Dr Julian Lewis: At home, may I warmly welcome the Prime Minister’s speech today, which reflects a counter-radicalisation strategy of precisely the sort that was recommended to his extremism taskforce approximately two years ago? Abroad, however, and particularly in Syria, it appears from the Secretary of State’s statement today that he still thinks it is possible to bring down Daesh without promoting, as it were, the Assad regime, or to bring down the Assad regime without promoting Daesh. The reality is that he has got to face up to one or the other, and until we know which he regards as the lesser of two evils, it is not true to say that we have a coherent strategy for Syria.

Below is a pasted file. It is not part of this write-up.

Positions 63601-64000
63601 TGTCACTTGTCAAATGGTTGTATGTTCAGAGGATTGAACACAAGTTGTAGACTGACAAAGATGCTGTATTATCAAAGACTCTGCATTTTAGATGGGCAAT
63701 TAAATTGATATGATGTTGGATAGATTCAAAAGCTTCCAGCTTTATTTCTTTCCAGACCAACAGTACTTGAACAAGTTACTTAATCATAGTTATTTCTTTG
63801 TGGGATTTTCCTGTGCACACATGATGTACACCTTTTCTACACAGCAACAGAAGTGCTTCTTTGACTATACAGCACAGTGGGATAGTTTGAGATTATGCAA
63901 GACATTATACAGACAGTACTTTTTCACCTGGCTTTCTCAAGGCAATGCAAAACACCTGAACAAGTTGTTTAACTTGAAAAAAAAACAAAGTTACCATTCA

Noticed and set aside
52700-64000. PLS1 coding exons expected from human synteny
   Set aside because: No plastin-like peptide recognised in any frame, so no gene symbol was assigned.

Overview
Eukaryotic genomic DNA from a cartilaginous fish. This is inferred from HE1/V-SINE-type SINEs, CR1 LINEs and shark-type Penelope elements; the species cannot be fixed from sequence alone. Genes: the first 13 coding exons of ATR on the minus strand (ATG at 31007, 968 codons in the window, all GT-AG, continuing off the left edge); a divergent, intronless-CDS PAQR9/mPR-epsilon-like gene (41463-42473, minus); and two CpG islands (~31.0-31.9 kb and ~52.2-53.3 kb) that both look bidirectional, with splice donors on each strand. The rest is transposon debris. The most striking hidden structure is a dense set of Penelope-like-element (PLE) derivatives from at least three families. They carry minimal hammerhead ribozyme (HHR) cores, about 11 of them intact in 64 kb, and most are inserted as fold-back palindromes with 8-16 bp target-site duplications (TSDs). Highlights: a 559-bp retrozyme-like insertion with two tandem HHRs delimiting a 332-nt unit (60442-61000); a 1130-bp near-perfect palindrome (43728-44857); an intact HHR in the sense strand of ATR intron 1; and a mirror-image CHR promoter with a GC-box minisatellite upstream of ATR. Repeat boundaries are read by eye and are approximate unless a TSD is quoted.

[The Secretary of State for Defence (Michael Fallon): I do not wholly agree with my right hon. Friend. The fact is that none of us wants to see the Assad regime last a day longer than is necessary, but the regime has lost control of the part of northern Syria where ISIL is headquartered and from where its influence has spread. Tackling ISIL in northern Syria – tackling its command and control centres and interdicting its supply routes into Iraq – can be done in a way that does not prop up the regime, which was rightly the concern of the House when we last debated these matters. Of course, August 2013 was before the rise of ISIL right across Iraq and Syria, before the murder of British hostages there and before the slaughter we saw in Tunisia a few weeks ago.]